If a house falls into foreclosure and nobody is around to hear about it, does it make a difference? What about if an entire coalition is around? This week, volunteers at the Colorado Progressive Coalition tried the second option when they accompanied local homeowner Jim Erlsten to the downtown Broadway Wells Fargo to sort out his own foreclosure situation. Before yesterday, Erlsten's most recent notification gave him until May 14 to pay $5,000.
But while it put him on alert, that deadline was only one piece of paper in a large stack of "contradictory notifications," according to Erlsten. His central confusion stemmed from information, which he had little of. Holding a hefty bundle of notices he received in the mail at the house threatened with foreclosure, Erlsten says he didn't know who currently owns his mortgage, what his payment schedule is and where his good-faith checks were going. Historical financial details aside, Erslten faced a choice between defaulting on his home or selling off the tools of his construction business.
But he had heard from a friend that the Colorado Progressive Coalition is pushing changes to the state's foreclosure laws, so he called the group. Right now, the CPC is targeting most of that effort on Initiative 84, which would require lenders to provide proof of ownership before foreclosing on a property. If approved, the amendment to the state constitution would affect homeowners like Erlsten, whose request for advice turned into a group trip to Wells Fargo, the institution behind his paperwork.
"What is crazy is that we still don't know who actually owns his deed," CPC Economic Justice Director Corrine Fowler says. "But at least the other information is cleared up. We're very satisfied."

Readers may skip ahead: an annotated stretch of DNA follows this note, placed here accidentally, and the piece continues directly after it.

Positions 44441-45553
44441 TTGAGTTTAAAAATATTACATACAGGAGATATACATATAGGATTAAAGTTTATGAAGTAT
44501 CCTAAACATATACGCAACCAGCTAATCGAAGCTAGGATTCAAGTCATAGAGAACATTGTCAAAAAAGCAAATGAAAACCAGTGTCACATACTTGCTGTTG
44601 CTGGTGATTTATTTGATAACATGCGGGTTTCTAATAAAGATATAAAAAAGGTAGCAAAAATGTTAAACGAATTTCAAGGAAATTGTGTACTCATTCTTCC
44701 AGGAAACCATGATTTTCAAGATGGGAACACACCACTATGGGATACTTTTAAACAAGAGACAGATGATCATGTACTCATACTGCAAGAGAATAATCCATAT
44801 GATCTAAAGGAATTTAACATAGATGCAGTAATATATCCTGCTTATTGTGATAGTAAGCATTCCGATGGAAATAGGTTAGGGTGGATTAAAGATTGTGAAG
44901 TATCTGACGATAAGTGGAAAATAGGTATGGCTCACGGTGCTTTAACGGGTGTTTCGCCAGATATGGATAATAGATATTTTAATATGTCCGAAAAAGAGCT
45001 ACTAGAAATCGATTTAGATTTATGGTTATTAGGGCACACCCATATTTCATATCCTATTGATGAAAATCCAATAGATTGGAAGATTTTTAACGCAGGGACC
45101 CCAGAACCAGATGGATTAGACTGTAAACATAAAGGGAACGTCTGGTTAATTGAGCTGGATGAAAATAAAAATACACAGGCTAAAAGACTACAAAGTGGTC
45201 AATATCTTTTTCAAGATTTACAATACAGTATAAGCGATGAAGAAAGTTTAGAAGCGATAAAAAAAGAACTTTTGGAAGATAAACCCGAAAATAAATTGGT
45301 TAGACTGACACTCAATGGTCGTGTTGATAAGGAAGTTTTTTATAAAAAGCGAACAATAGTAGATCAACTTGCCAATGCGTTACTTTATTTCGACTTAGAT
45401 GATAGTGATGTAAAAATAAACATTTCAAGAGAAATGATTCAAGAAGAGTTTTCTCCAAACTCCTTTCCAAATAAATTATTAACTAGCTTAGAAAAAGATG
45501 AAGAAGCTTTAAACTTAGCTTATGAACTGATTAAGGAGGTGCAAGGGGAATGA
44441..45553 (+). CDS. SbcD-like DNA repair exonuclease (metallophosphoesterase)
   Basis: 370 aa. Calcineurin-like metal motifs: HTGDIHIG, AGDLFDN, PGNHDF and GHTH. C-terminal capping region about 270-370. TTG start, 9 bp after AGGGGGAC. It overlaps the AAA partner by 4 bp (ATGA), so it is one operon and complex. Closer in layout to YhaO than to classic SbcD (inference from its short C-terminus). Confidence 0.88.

Over two days, the group guided Erlsten through his meetings with Wells Fargo. On Wednesday, roughly forty supporters picketed against the bank and its policies while Fowler and Erlsten walked into the building. (Quickly, security closed the door on Fowler, only letting Erlsten inside.) That day, he scheduled an appointment to discuss a loan modification -- which he has been denied three times -- the following morning.
And at 9 a.m. yesterday, his quest progressed just as smoothly. The bank's president and regional manager both escorted Erlsten to his meeting with a loan specialist, he says, and all three reviewed his documents, acknowledged the contradictions and approved his eligibility for a modification. To boot, they also lowered his interest rate by one percent -- and tacked his $5,000 in mortgage arrears to the back of his loan, meaning he doesn't owe it immediately and won't have to sell his business.
After the meeting, Erlsten called his daughter to update her on their opportunities. He plans to volunteer for the CPC in the future. And while this week's protest in support of one man's home is a PR move -- and an admitted one -- it's one that worked. It might also be one that is repeated.
"Jim's house could have been on the auction block next week, but we asked the bank to take its time and review the paperwork, and we found a solution," Folwer says. "We certainly can't go wrong saving one house at a time."
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